The circumstances under which the corporate veil can be lifted can be divided into two types:

Legal regulations:

  • § 45 – Reduction of membership below the legal limit: The minimum number of members or shareholders in a stock corporation is seven and in a private company two. If membership is lowered below that, the corporate veil must be lifted.
  • Section 147 – Incorrect description of name: If a company executive who signs a bill of exchange in which the company name is not mentioned in the prescribed manner, it is that executive, and not the company, that is liable.
  • Section 239 – Inspector’s Power to Investigate: This section provides the inspector’s power to investigate a company’s affairs for allegations of mismanagement, repression, etc.
  • Sections 307 and 308 – These Sections apply to any Director and a Director in charge. It is said that the nature of their participation must be indicated in the register of shareholders and failure to comply will result in the lifting of the corporate veil.

Judicial interpretations:

The following are the cases in which the judiciary can lift the corporate veil.

  • Tax evasion: If it is obvious that the company is trying to evade taxation, the courts can lift the company veil and punish those responsible.
  • Fraud: To prevent fraudulent activity or inappropriate behavior, the courts can lift the corporate veil. Since the fraudulent or inappropriate behavior cannot be committed by the company, which is an artificial legal person, the persons who manage it are responsible. in the Gilford Motor Company Ltd. against horns[ii]It was found that companies cannot be used by members as a cloak for their misconduct.
  • Determination of Hostile Character: In certain situations it is important to break the corporate veil, examine the characters of the people and determine if they are enemies of the country. in the Daimler Co. Ltd. against Continental Tire and Rubber Co. Ltd.[iii]– A company selling tires was established in England, the company was a German company and most of the control was held by German people. During the First World War, the England-based company embarked on a recovery process and it was eventually determined that the company was a hostile character and so the court decided to lift the corporate veil.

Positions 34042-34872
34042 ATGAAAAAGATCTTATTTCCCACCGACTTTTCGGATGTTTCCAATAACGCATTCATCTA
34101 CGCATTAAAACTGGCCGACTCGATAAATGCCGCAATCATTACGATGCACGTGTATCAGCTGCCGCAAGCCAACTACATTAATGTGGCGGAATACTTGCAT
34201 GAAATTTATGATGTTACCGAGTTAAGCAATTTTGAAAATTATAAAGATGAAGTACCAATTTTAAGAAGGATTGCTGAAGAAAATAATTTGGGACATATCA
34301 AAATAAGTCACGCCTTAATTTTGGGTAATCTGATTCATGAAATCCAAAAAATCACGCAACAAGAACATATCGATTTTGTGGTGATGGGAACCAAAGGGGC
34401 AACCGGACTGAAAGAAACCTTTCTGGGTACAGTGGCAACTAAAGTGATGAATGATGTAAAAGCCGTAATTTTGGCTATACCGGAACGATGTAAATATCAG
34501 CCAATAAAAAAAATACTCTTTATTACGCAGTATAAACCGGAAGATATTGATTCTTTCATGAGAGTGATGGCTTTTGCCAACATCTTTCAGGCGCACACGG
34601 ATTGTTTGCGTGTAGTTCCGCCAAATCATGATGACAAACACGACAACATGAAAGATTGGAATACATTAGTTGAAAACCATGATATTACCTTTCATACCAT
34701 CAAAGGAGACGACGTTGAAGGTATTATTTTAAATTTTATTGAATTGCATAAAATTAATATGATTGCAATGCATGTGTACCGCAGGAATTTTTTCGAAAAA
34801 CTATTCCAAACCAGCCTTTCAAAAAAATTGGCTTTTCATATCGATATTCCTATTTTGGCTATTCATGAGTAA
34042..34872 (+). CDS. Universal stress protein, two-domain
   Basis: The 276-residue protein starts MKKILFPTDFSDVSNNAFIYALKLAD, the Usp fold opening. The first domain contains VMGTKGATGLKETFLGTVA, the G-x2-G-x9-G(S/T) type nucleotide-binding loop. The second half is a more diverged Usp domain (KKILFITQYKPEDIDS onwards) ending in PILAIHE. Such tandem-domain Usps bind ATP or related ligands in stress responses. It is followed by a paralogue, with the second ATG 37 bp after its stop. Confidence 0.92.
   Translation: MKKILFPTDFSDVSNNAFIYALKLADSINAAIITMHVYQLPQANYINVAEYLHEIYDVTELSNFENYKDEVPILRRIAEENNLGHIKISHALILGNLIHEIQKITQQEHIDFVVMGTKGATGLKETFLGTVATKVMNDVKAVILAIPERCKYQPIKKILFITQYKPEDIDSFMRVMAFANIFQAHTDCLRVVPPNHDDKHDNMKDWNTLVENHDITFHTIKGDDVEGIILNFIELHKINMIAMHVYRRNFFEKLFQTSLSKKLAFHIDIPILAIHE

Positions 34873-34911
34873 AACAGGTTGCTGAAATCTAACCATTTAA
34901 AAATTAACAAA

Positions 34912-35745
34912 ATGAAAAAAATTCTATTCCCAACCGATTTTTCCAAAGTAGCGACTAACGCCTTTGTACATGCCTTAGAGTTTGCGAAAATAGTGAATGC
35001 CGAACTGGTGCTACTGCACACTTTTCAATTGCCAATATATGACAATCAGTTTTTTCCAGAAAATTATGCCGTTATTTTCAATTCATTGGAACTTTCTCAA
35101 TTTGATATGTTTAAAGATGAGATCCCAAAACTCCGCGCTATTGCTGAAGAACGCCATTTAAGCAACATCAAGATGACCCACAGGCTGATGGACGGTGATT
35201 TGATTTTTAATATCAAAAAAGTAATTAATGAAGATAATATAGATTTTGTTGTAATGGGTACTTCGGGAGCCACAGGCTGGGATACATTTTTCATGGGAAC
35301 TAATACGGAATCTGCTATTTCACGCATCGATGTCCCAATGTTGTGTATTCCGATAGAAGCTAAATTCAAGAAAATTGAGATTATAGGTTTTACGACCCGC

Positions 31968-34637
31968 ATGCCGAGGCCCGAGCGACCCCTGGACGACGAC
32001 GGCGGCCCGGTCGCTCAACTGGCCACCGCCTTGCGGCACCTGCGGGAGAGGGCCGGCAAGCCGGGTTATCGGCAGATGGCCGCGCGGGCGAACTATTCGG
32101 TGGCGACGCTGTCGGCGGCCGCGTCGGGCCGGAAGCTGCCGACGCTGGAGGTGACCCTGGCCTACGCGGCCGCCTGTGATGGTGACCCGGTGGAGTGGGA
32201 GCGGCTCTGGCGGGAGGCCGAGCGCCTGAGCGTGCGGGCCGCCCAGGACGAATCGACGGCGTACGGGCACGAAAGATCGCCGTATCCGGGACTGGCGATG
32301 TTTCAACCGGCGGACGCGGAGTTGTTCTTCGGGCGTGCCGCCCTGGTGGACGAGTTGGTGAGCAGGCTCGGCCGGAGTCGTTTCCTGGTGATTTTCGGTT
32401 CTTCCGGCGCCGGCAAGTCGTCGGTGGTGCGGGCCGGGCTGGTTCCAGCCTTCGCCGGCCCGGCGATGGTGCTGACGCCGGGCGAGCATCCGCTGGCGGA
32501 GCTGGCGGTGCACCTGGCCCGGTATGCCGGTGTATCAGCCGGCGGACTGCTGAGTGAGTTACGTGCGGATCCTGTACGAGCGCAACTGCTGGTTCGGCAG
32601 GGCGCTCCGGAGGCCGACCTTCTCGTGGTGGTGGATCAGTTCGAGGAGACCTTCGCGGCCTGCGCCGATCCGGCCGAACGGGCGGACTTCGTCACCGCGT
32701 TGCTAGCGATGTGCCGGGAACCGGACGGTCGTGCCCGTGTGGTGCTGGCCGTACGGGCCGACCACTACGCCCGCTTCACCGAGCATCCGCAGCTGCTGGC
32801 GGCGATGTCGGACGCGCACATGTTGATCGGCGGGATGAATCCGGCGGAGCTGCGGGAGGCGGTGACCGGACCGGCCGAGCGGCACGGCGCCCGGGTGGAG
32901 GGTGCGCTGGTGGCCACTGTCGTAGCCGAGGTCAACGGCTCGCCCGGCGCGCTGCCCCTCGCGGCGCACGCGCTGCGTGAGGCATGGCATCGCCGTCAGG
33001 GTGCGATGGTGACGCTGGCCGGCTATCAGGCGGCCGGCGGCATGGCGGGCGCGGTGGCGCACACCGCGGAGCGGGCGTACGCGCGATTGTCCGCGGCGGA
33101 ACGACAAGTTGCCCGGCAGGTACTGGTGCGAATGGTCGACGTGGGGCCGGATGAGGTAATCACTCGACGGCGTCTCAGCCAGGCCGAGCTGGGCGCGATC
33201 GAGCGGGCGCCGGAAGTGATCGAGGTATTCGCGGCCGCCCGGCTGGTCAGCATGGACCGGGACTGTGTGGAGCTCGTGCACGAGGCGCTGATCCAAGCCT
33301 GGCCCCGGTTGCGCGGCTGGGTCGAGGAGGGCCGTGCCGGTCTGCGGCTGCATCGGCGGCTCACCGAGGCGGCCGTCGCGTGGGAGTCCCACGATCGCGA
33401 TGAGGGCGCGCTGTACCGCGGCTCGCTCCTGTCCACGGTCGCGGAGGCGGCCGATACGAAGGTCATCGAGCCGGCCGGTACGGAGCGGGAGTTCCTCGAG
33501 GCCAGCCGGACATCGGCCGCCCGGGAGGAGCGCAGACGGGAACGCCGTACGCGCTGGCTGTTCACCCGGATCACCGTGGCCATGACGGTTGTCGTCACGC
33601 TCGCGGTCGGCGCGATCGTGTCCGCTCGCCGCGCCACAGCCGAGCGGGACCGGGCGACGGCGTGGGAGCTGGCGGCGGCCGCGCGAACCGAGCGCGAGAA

• Liability for Ultra-Vires actions: Every company is obliged to only carry out the actions specified in its articles of association. However, when ultra-vires acts, which are the statutes, are carried out, the corporate veil must be lifted.


The one in Salomon against Salomon Co & Ltd. established principle is the rule, and the above legal and judicial provisions are an exception to the rule of the corporate veil.

A company’s separate identity is paramount, but there must be a balance and the corporate veil lifted whenever necessary.

[i] Salomon v Salomon & Co. Ltd. [1897] AC 22 (upper house)

[ii] Gilford Motor Company Ltd v Horne [1933] CH. 935 (CA)

[iii] Daimler Co. Ltd. against Continental Tire and Rubber Co. Ltd. 53 SLR 845